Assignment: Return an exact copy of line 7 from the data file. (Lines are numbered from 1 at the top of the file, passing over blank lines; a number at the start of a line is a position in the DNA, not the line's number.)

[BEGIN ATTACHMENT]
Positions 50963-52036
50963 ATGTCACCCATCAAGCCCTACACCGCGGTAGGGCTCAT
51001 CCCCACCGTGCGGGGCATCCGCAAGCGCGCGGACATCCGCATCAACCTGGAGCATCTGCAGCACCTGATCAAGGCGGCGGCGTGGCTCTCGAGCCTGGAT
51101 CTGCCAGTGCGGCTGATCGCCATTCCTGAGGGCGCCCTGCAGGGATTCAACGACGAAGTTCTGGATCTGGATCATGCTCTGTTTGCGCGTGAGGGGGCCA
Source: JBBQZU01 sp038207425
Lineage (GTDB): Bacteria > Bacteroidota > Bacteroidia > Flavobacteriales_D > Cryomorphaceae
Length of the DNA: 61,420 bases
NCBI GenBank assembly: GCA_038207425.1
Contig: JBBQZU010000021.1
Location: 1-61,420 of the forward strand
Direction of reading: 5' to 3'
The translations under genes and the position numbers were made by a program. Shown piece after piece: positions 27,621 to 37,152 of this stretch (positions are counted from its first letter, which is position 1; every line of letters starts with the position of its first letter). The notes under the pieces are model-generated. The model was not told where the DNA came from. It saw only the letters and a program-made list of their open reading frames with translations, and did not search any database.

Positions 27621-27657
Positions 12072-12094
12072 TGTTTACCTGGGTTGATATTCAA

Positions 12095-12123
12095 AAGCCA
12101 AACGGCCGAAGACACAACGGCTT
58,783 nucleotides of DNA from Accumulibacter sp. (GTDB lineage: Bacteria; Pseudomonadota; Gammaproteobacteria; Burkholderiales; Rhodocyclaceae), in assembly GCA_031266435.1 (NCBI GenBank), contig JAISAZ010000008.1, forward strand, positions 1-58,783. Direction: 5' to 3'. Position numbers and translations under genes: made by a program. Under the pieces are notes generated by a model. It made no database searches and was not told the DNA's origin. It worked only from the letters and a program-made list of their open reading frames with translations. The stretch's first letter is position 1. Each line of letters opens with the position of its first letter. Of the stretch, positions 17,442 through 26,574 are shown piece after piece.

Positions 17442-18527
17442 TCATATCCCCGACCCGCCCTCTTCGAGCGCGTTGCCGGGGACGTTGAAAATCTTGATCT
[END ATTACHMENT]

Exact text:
Length of the DNA: 61,420 bases